« on: November 26, 2007, 01:12:41 PM »
What's wrong with Wallace? Wallace rules! Congrats on Boalt by the way!
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Messages - RiddledBasins
« on: November 26, 2007, 12:41:08 PM »
Without actually looking back at the passage, my score sheet tells me I bombed that section too.
On a side note, why does it seem like every 2nd legal passage in the RC section is about Aboriginal rights?
« on: November 26, 2007, 12:36:49 PM »
I think there's a fine line between being careful and being paranoid. Do what you've normally been doing the weeks before. If you always eat fried eggs in the morning, eat friend eggs. If you ate a granola bar after the 3rd section in practice tests, eat a granola bar on the real day. Treat the real day as any other day. That's hard to do as you'll have enough to worry about, the last thing you want to worry about is whether you ate right the morning of.
The key parts of the stimulis, given the question, are that forest fires help forests and that our attempts to stop them are short sighted and ill advised. This only follows if people are trying to stop them to help the forest. There are other reasons one might try to stop a forest fire, such as lives or property. The passage doesn't demonstrate that stopping forest fires for this reason is ill advised, only that it will hurt the forest. Therefore, it will follow if the nly reason we do it is for the sake of the fire.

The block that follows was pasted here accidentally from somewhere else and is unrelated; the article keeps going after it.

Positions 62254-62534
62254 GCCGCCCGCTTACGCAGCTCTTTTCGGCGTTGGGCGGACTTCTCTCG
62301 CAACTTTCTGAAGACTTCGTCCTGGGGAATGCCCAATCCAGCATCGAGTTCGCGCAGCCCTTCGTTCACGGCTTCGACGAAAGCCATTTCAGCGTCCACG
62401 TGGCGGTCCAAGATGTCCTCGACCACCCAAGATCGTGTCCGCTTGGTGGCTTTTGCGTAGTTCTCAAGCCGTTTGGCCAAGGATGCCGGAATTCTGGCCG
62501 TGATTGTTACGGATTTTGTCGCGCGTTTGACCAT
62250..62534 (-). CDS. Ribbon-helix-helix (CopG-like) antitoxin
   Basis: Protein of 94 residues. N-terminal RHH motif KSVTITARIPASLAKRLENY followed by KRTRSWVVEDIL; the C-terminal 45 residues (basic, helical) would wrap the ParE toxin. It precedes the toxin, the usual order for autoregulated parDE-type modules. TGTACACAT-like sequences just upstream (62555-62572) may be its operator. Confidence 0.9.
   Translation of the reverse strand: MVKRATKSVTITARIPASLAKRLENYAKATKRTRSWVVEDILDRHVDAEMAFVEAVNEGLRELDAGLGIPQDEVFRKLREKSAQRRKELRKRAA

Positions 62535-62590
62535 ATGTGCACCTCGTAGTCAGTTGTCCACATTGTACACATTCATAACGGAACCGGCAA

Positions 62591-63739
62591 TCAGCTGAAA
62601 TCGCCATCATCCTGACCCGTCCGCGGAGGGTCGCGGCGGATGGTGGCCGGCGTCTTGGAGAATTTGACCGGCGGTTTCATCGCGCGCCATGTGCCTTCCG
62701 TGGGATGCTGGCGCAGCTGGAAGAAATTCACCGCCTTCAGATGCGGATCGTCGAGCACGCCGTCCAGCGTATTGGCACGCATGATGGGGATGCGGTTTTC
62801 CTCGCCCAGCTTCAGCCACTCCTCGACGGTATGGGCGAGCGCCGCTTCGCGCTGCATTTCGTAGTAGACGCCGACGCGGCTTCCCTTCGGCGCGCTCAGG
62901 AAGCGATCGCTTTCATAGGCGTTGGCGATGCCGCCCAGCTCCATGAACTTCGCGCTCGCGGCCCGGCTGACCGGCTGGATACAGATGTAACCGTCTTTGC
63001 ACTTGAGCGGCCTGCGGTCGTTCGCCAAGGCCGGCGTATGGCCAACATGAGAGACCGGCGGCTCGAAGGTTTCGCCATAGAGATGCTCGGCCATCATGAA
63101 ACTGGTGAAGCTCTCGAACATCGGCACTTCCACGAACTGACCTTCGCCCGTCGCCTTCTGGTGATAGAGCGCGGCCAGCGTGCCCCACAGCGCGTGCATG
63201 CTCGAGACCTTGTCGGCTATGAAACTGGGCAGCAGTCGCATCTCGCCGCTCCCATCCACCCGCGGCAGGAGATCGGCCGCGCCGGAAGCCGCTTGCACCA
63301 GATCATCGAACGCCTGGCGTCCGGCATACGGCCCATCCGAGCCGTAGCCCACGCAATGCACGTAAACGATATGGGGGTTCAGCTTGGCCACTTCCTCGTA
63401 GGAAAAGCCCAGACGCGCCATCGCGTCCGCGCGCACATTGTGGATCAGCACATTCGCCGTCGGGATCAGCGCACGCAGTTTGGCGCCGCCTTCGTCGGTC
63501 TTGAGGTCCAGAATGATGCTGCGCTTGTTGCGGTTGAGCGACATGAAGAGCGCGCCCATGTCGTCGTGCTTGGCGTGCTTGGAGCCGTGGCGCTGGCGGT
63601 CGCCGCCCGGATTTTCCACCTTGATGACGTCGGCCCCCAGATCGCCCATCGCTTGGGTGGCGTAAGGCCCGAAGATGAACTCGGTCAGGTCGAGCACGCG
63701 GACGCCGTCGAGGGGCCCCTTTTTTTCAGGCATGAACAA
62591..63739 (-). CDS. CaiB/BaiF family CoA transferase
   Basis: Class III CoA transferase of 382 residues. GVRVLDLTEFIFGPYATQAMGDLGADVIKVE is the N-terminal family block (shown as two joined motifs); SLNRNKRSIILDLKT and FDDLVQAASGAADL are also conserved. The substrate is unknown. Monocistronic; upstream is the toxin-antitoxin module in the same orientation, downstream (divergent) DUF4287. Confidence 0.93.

Because the stimulus says "in view of this...", which refers to the benefits of forest fires on the health of the forest. This is the only thing the person making the argument takes into consideration. There is no mention nor assumption of damage to property, etc.
wow... there's nearly no one online right now. I need some distracting! It's going to be a long day up here in the great white north.
Yeah and not only do we get no turkey today, but it's snowing too! (in southern Ontario, at least) In the words of Russell Peters, what the hell kinda trade-off is that??!
Wallace, if I had a 169 like you, the thought of re-taking would make me nauseous as well!
Same here. I told everyone including myself that I would retake if I scored a 162 or lower. It seems so arbitrary, but like you, 163 was the lowest I could personally accept. Of course, actually scoring a 163 put me in a catch-22. If I scored lower, I would force myself to re-take and would probably score higher the next time. On the other hand, scoring a 163 means I am accepting the lowest I was willing to go, but at least I can enjoy my life.
What is it about the 163? I cannot explain why I chose that as a threshold, and it seems I'm not the only one.
I'm retaking if not for any other reason than I know I can do better than a 163. Regardless of what people say about the test being equated etc..., The -8 = 170 scale of the June test was ridiculous; and it got me.
Agree with your take on the scale. That was another one of my considerations this past week. I fear the possibility that a -8 scale may become the norm in the future. I had to take the Sept LSAT regardless, but I also in the back of my mind hoped that the LSAT would continue its past history of not having 2 consecutive tough scales (unless, of course, it becomes permanent).
« on: November 20, 2007, 06:51:00 PM »
Same here. I always get the first 10-12 right, and then trail off from there. I don't believe it's fatigue, because even when I go back and do corrections, they stand out and require my special attention.
« on: November 20, 2007, 06:44:56 PM »
The GMAT reasoning section is wayyyy easier than the LSAT reasoning, the math is elementary, and the essay is as straightforward as can get. I looked at a GMAT study guide a couple of weeks ago for this very purpose, as I was contemplating writing the test. Any 160+ LSAT scorer could destroy the GMAT, provided they read carefully.